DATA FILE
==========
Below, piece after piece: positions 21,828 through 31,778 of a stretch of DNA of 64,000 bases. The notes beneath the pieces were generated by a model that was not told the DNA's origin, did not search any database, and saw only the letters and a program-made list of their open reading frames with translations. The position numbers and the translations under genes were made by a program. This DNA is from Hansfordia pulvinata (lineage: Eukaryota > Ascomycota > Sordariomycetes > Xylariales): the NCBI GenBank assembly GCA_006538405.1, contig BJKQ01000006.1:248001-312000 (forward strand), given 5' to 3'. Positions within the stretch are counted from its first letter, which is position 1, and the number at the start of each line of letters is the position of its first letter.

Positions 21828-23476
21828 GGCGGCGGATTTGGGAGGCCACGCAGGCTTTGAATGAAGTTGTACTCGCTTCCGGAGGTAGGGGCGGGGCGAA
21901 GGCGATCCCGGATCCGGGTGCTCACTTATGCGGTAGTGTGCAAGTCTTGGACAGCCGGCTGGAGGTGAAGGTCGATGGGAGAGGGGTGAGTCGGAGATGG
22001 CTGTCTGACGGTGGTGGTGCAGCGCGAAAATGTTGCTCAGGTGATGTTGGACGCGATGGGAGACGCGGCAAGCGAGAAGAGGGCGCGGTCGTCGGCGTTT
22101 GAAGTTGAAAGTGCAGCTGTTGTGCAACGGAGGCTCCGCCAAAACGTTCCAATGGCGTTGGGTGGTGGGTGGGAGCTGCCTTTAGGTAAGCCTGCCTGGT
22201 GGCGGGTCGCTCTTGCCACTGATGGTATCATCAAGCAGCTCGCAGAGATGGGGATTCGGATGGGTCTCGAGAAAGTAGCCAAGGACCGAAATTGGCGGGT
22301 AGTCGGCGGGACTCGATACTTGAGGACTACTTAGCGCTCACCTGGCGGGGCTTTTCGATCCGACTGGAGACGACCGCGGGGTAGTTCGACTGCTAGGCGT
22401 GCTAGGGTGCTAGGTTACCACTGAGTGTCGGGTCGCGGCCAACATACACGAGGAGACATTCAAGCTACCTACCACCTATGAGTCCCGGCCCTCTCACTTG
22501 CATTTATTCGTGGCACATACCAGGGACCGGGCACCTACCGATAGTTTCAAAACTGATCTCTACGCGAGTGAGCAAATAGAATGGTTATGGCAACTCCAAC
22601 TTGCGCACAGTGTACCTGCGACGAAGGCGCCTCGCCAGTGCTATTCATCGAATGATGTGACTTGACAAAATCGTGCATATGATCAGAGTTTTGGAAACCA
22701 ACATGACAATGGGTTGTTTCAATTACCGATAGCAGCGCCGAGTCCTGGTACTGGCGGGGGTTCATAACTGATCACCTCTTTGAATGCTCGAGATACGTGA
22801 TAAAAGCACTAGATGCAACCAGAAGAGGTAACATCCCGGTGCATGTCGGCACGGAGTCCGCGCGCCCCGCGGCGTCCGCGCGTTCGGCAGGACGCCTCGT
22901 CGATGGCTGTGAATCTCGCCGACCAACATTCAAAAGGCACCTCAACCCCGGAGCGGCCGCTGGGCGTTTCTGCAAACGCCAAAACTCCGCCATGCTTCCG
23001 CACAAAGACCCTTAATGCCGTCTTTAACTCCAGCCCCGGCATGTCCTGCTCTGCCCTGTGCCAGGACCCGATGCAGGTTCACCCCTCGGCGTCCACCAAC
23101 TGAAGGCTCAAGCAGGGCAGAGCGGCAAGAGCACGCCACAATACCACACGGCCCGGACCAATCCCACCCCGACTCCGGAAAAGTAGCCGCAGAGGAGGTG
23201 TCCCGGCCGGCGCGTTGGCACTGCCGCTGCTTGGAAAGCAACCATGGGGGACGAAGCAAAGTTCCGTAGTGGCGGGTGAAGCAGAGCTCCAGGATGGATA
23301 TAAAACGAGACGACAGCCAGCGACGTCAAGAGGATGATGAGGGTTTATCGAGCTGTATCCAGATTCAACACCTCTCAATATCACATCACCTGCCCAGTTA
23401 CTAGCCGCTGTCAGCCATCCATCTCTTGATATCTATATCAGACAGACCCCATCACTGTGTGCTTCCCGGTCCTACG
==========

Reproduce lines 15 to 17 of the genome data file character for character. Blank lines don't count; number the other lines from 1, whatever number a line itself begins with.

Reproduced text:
23001 CACAAAGACCCTTAATGCCGTCTTTAACTCCAGCCCCGGCATGTCCTGCTCTGCCCTGTGCCAGGACCCGATGCAGGTTCACCCCTCGGCGTCCACCAAC
23101 TGAAGGCTCAAGCAGGGCAGAGCGGCAAGAGCACGCCACAATACCACACGGCCCGGACCAATCCCACCCCGACTCCGGAAAAGTAGCCGCAGAGGAGGTG
23201 TCCCGGCCGGCGCGTTGGCACTGCCGCTGCTTGGAAAGCAACCATGGGGGACGAAGCAAAGTTCCGTAGTGGCGGGTGAAGCAGAGCTCCAGGATGGATA